Has there ever been a series as indebted to its past as JJ Abrams Star Trek reboot? It’s just an endless cycle of winks, nudges and nods. The fact that it’s such a feature of Abrams work doesn’t instil me with the greatest faith in his upcoming reboot of that other fallen giant of sci-fi. Fortunately he has a solid body of work to counter that claim, and Star Trek Into Darkness is yet another score for the well-oiled Abrams machine. This is a machine that’s made to thrill rather than enlighten, and, though Into Darkness is largely unoriginal and not massively impressive in any way, it once again gets the job done with another fun romp through the infinite vastness of space – though, that said, most of it happens inside a ship interior or in the distant locales of ‘London’ and ‘San Francisco’.
This time Kirk and Spock face John Harrison, played by Benedict Cumberbatch and his cheekbones. As you might have guessed from Cumberbatch’s casting, Harrison is a maverick genius who seems to always manage to be one step ahead of the Enterprise. Cumberbatch is suitably menacing and his natural ability to patronise comes through as strong as ever, though, that said, it’s still a largely functional performance. It’s not bad by any means, but it’s not a showstopper by any stretch of the imagination. That might be in part due to the fact that he’s, in spite of supposedly being some kind of ubermensch, kind of a pawn in everyone else’s plans for most of the film.
It should be pointed out that these plans are, by and large, as blindingly obvious as the series’ trademark lens flare effect. Into Darkness is so predictable that after a while it becomes part of the fun seeing how many of your predictions unfold. I almost feel like it would be pointless leaving out the spoilers since you can see most of them, and there are quite a few twists in the tale, from about a mile away. It’s not like it’s got a terrible plot or is poorly directed or anything, it’s just clear that it took a back seat to the explosions, witticisms and random flashes of semi-nudity.
The whole film is the kind of slightly stupid fun in the vein of Iron Man 3, though never quite as fun as that, that’s made up of dozens of totally functional parts, but nothing particularly brilliant to set it apart. The performances are solid across the board, with Zachary Quinto threatening to break into something above-par as broody Spock, and the explosions are suitably gratuitous throughout.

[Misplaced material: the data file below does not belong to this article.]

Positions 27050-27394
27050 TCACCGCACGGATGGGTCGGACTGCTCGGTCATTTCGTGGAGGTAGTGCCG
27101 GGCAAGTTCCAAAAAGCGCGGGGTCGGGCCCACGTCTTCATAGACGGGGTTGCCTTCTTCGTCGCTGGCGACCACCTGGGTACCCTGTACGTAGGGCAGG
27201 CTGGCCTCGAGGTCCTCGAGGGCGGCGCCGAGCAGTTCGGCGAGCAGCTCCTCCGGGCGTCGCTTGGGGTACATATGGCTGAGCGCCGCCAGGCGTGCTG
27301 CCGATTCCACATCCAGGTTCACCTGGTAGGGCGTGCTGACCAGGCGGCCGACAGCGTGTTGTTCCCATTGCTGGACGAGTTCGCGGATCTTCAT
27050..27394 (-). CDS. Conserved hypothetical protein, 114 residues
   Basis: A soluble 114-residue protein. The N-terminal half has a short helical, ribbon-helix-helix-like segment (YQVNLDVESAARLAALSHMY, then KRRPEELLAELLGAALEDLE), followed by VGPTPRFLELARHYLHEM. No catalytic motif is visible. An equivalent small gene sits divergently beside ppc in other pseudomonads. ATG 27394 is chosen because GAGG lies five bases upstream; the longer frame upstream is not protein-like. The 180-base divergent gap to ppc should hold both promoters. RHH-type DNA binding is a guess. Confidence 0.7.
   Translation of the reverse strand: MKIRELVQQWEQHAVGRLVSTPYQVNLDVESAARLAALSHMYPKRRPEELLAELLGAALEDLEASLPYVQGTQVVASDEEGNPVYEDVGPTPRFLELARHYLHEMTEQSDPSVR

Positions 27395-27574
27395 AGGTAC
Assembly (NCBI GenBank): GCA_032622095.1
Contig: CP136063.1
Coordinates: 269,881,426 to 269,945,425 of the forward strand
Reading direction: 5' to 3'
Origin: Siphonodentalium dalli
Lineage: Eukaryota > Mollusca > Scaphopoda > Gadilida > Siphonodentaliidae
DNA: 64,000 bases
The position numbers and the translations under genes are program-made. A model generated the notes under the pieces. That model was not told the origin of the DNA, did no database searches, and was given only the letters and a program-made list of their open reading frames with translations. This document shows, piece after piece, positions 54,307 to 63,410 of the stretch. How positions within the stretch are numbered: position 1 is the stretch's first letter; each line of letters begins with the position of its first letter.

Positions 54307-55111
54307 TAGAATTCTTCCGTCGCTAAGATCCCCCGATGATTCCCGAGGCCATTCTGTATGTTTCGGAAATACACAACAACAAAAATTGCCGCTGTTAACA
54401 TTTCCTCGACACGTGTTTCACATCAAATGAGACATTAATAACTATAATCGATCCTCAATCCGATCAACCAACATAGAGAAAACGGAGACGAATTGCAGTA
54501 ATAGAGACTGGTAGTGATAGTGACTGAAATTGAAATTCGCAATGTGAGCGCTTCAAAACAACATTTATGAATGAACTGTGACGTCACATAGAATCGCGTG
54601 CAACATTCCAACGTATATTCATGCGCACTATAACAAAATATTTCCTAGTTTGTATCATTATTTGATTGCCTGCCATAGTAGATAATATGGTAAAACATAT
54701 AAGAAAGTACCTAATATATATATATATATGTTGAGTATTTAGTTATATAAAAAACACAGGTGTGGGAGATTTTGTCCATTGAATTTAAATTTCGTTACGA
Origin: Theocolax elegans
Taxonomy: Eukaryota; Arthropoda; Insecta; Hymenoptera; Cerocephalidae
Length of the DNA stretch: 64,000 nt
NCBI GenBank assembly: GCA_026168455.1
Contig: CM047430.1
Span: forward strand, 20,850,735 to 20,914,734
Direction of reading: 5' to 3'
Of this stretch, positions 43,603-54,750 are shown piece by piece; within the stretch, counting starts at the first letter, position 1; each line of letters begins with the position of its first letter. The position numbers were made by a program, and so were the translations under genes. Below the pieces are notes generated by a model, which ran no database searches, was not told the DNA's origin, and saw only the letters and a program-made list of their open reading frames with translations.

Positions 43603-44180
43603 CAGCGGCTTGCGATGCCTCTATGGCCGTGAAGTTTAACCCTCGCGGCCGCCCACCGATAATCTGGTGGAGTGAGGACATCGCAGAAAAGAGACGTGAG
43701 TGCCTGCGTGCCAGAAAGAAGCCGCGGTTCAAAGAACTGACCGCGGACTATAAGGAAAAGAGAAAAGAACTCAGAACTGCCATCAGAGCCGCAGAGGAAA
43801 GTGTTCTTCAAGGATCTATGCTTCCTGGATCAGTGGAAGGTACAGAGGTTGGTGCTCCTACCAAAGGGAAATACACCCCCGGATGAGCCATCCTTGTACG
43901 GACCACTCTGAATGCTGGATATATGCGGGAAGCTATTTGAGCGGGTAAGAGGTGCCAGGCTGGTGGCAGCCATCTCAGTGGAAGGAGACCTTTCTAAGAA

Perhaps what best sums up Into Darkness, and the whole rebooted series, is the dual threat of Karl Urban’s Bones ‘I’m a Doctor, not a…’ McCoy and Simon Pegg’s Scotty. Pegg plays the stereotypical loveable yet gormless Brit and wages his own personal battle throughout the film with his seriously ropey Scottish accent. McCoy, on the other hand, is one of the most hilariously cheesy characters I have ever witnessed. Every line is so ham-fisted and cringe-inducingly cliché that it just turns into comic brilliance. Every sentence that man speaks is either a metaphor so heavy-handed it verges on assault, or an unfeasibly forced set-up for his signature line. At the heart of both characters is some truly bone-headed (pun absolutely intended) dialogue and characterisation, but, more because of it than in spite of it, they are a constant source of enjoyment.
Into Darkness is an incredibly predictable, incredibly unambitous piece of pure popcorn gold. And really, by pulling off that alone, that’s no cause for complaint. Maybe try pushing the boat out just a little next time though, please? I mean come on, you have literally all of space to play with and the best plot you can come up with is Caucasian man fights other Caucasian man in giant space boat?